The Harvard Medical School Department of Dermatology training grant has been active for more than 35 years, and over that period of time has trained many of the leaders in dermatology in the nation. Dr. Thomas Kupper has served as Principal Investigator of this T32 since 2000. Although there is a single Harvard residency training program, there are now three Harvard Dermatology appointing departments: the Beth Israel Deaconess Hospital, Brigham and Women's Hospital, and Massachusetts General Hospital. An executive committee comprised of the chairs of each of these departments oversees the residency program, and provides advice to Dr. Kupper with regard to the T32 grant. The training grant has two overarching goals. The first is to identify, recruit, and support dermatologist physician scientists interested in a career in biomedical research. While such candidates most often come from Harvard's Dermatology Residency, trainees from other residencies are eligible as well. The second overarching goal is to support the development of outstanding PhD scientists who are interested in a research career in investigative dermatology and related fields. We have achieved these goals over the past 4.5 years of the training grant, training a nearly equal mix of physician scientists and PhD scientists. Considering the past decade of the training grant, 92% of the physician scientists who matriculated still remain in academic medicine, and 88% of PhD scientists remain in academia or in the biotechnology sector. This group of 31 trainees has authored 220 peer reviewed manuscripts since 2005, and the mean impact factor of these publications is an impressive 9.23. Over the past 15 years, graduates of the program include a Department Chair (Dr. Qureshi), a Division Chief (Dr. Aires), an internationally known immunodermatologist (Dr. Clark), and many other academic faculty, several of whom hold NIH funding. For the next funding cycle, we have recruited an outstanding External Advisory Board consisting of eminent academic dermatologists and scientists, who will assist with choosing candidates. It remains our conviction that Training Grant support for young biomedical scientists interested in skin disease research has never been more critical to their careers, and by extension, the long term survival of academic investigative dermatology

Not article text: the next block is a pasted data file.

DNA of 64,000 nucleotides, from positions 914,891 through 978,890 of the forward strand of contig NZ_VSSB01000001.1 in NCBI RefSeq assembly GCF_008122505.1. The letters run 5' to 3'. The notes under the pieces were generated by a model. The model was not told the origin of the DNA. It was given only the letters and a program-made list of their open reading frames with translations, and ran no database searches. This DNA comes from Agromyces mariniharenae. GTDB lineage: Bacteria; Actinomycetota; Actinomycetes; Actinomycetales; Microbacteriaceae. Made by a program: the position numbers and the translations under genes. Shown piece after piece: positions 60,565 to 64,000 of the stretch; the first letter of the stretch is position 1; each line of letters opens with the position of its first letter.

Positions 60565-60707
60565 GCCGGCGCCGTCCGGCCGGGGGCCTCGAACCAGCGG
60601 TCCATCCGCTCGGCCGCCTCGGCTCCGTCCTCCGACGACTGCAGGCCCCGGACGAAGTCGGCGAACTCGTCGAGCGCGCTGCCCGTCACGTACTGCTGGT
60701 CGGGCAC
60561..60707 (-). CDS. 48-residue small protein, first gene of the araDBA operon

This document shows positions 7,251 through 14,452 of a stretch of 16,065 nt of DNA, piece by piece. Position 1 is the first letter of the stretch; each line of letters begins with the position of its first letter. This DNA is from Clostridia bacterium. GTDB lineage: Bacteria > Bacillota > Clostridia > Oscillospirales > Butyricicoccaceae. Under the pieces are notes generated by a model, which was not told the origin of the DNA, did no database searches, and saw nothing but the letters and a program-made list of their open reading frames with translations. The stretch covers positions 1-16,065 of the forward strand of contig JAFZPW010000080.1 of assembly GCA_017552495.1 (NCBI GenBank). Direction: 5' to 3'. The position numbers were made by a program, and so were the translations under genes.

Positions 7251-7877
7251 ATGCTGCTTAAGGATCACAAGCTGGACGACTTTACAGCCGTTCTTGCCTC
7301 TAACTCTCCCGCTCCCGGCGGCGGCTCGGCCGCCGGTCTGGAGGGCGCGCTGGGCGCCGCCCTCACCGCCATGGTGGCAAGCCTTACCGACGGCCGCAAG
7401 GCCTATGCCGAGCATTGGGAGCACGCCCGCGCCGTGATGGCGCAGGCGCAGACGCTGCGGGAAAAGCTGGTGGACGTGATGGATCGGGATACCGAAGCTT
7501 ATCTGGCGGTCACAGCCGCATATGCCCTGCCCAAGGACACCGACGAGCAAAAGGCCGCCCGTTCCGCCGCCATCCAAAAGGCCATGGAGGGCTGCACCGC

Public Health Relevance

At least two years of mentorship and training in research approaches and techniques are absolutely essential as graduates of dermatology training programs or PhD programs transition from student to independent biomedical scientists. The Harvard Dermatology Training grant provides this support, partnering the most promising trainees with accomplished and supportive research mentors who will sponsor their work in their laboratories. We wish to continue to build on the extraordinary success that this program has achieved over the last 40 years, in training the best and the brightest biomedical scientists of tomorrow.

National Institute of Health (NIH)
National Institute of Arthritis and Musculoskeletal and Skin Diseases (NIAMS)
Institutional National Research Service Award (T32)
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Arthritis and Musculoskeletal and Skin Diseases Special Grants Review Committee (AMS)
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Cibotti, Ricardo
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Brigham and Women's Hospital
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